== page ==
Theopric v. Woodford et al

Filing 9

ORDER DISMISSING CASE; VACATING ORDER GRANTING IN FORMA PAUPERIS STATUS. Signed by Judge Jeremy Fogel on 10/30/08. (dlm, COURT STAFF) (Filed on 11/5/2008)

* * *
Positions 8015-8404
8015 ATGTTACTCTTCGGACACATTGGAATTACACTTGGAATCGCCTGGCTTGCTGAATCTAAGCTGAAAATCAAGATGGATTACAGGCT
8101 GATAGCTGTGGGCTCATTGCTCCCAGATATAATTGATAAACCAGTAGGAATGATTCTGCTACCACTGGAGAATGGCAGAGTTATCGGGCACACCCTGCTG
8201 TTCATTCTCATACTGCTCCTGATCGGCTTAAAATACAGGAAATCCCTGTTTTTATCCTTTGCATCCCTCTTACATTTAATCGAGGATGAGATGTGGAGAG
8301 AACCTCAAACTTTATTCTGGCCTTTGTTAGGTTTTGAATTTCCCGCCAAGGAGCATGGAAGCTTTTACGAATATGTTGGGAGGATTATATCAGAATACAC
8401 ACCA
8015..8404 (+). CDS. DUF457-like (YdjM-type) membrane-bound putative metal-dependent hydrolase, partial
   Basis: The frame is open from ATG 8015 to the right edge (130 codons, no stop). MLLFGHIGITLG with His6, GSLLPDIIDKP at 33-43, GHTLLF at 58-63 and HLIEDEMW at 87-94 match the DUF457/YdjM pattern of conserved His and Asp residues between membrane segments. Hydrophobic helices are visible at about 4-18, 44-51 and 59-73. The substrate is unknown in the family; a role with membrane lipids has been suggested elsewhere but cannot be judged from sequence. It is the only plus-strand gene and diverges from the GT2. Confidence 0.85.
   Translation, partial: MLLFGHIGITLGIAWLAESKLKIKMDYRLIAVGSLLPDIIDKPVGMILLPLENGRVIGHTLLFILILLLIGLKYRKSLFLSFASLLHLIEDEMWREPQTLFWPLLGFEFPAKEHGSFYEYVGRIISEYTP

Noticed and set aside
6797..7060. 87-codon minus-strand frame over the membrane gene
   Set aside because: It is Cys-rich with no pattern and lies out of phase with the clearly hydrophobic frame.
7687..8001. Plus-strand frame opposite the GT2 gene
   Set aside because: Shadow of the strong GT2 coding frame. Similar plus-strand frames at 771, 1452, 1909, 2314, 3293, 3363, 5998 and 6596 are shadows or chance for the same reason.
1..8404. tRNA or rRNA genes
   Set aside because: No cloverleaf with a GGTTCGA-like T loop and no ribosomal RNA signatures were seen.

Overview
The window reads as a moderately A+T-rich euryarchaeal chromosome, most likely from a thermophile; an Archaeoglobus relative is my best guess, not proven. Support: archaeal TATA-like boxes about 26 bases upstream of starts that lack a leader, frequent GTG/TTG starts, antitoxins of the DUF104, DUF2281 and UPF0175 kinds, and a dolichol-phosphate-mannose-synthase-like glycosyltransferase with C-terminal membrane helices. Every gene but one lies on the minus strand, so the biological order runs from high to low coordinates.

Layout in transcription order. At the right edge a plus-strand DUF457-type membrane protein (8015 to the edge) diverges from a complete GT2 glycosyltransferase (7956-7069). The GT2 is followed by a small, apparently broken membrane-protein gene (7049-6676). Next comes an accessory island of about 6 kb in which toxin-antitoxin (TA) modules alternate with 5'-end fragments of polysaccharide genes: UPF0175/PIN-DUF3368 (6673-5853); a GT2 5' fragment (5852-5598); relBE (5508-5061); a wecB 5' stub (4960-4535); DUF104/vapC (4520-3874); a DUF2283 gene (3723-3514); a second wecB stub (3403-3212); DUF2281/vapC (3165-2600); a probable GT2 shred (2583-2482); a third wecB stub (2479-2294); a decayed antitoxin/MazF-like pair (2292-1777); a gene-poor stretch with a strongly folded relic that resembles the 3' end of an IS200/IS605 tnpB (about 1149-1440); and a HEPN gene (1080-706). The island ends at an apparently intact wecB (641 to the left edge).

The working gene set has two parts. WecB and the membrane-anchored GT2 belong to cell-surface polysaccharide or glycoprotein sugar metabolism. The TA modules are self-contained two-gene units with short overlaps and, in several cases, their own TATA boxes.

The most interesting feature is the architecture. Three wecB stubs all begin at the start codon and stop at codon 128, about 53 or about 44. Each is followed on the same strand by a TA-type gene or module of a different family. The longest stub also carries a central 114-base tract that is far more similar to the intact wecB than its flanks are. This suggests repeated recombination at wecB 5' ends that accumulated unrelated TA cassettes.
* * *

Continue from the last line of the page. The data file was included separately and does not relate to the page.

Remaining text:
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1 2 3 4 5 6 7 8 9 10 NOT FOR CITATION IN THE UNITED STATES DISTRICT COURT FOR THE NORTHERN DISTRICT OF CALIFORNIA United United States District Court 11 For the Northern District of California 12 13 14 15 16 17 18 19 20 21 22 23 24 25 26 27 28 THEOPRIC K. BLOODSAW, Plaintiff, vs. J. S. WOODFORD, et al., Defendant(s). ) ) ) ) ) ) ) ) ) ) ) No. C 07-04200 JF (PR) ORDER OF DISMISSAL; VACATING ORDER GRANTING IN FORMA PAUPERIS STATUS Plaintiff, a California state prisoner and frequent litigant in this Court, has filed a pro se civil rights complaint pursuant to 42 U.S.C. 1983. He seeks to proceed in forma pauperis under 28 U.S.C. 1915. The complaint was dismissed with leave to amend, and Plaintiff was granted leave to proceed in forma pauperis. However, the Court reviewed Plaintiff's history of filing complaints in pro se and determined that Plaintiff may be ineligible for pauper status in this matter. (See Docket No. 9.) On August 26, 2008, the Court ordered Plaintiff to show cause why the action should not be dismissed pursuant to 28 U.S.C. 1915(g) or alternatively, pay the full filing fee within thirty days of the order. See Andrews v. King, 398 F.3d 1113, 1121 (9th Cir. 2005). The deadline has since passed, and Plaintiff has neither Order of Dismissal; Vacating Order Granting IFP Status P:\PRO-SE\SJ.JF\CR.07\Bloodsaw4200_dismissal.wpd 1 2 3 4 5 6 7 8 9 10 filed a response nor paid the full filing fee. The Prison Litigation Reform Act of 1995 ("PLRA") was enacted, and became effective, on April 26, 1996. It provides that a prisoner may not bring a civil action in forma pauperis under 28 U.S.C. 1915 "if the prisoner has, on 3 or more prior occasions, while incarcerated or detained in any facility, brought an action or appeal in a court of the United States that was dismissed on the grounds that it is frivolous, malicious, or fails to state a claim upon which relief may be granted, unless the prisoner is under imminent danger of serious physical injury." 28 U.S.C. 1915(g). Section 1915(g) requires that this court consider prisoner actions dismissed before, as well as after, the statute's 1996 enactment. Tierney v. Kupers, 128 F.3d 1310, 1311-12 (9th Cir. 1997). For purposes of a dismissal that may be counted under 1915(g), the phrase "fails to state a claim on which relief may be granted" parallels the language of Federal Rule of Civil Procedure 12(b)(6) and carries the same interpretation, the word "frivolous" refers to a case that is "of little weight or importance: having no basis in law or fact," and the word "malicious" refers to a case "failed with the `intention or desire to harm another.'" Andrews, 398 F.3d at 1121. Only cases within one of these three categories can be counted as strikes for 1915(g) purposes. See id. Dismissal of an action under 1915(g) should only occur when, "after careful evaluation of the order dismissing an [earlier] action, and other relevant information, the district court determines that the action was dismissed because it was frivolous, malicious or failed to state a claim." Id. Here, plaintiff has had three or more prisoner actions/appeals dismissed by a federal court on the grounds that they are frivolous, malicious, or fail to state a claim upon which relief may be granted: (1) Bloodsaw v. Clarke, CV 04-03462 (C.D. Cal. May 20, 2004) (dismissal pursuant to Heck v. Humphrey, 512 U.S. 477 (1994)); (2) Bloodsaw v. Thomas, CV 04-02944 (C.D. Cal. May 6, 2004) (same); (3) Bloodsaw v. Herm, CV 04-02320 (C.D. Cal. Apr. 19, 2004) (same); (4) Bloodsaw v. Order of Dismissal; Vacating Order Granting IFP Status P:\PRO-SE\SJ.JF\CR.07\Bloodsaw4200_dismissal.wpd United States District Court 11 For the Northern District of California 12 13 14 15 16 17 18 19 20 21 22 23 24 25 26 27 28 2 1 2 3 4 5 6 7 8 9 10 Yarborough, CV 04-01110 (E) (C.D. Cal. Mar. 16, 2004) (same); (5) Bloodsaw v. Matusinka, CV 04-01108 (C.D. Cal. March 16, 2004) (dismissal based upon immunity of defendants and pursuant to Heck v. Humphrey, 512 U.S. 477 (1994)); and (6) Bloodsaw v Parker, CV 04-01100 (E) (C.D. Cal Mar. 16, 2004) (same). Plaintiff therefore may proceed in forma pauperis only if he is seeking relief from a danger of serious physical injury which is "imminent" at the time of filing. See Abdul-Akbar v. McKelvie, 239 F.3d 307, 312 (3d Cir. 2001) (en banc); Medberry v. Butler, 185 F.3d 1189, 1192-93 (11th Cir. 1999); Ashley v. Dilworth, 147 F.3d 715, 717 (8th Cir. 1998); Banos v. O'Guin, 144 F.3d 883, 885 (5th Cir. 1998). Plaintiff is not. Because plaintiff has had three or more prior dismissals and is not under imminent danger of serious physical injury, plaintiff is not eligible to proceed in forma pauperis on this action under 28 U.S.C. 1915(g). Accordingly, order granting leave to proceed in forma pauperis (Docket No. 3) is VACATED. The motion to proceed in forma pauperis (Docket No. 2) is DENIED. The instant action is DISMISSED without prejudice to bringing it in a paid complaint. IT IS SO ORDERED. 10/30/08 United States District Court 11 For the Northern District of California 12 13 14 15 16 17 18 19 20 21 22 23 24 25 26 27 28 DATED: JEREMY FOGEL United States District Judge Order of Dismissal; Vacating Order Granting IFP Status P:\PRO-SE\SJ.JF\CR.07\Bloodsaw4200_dismissal.wpd 3

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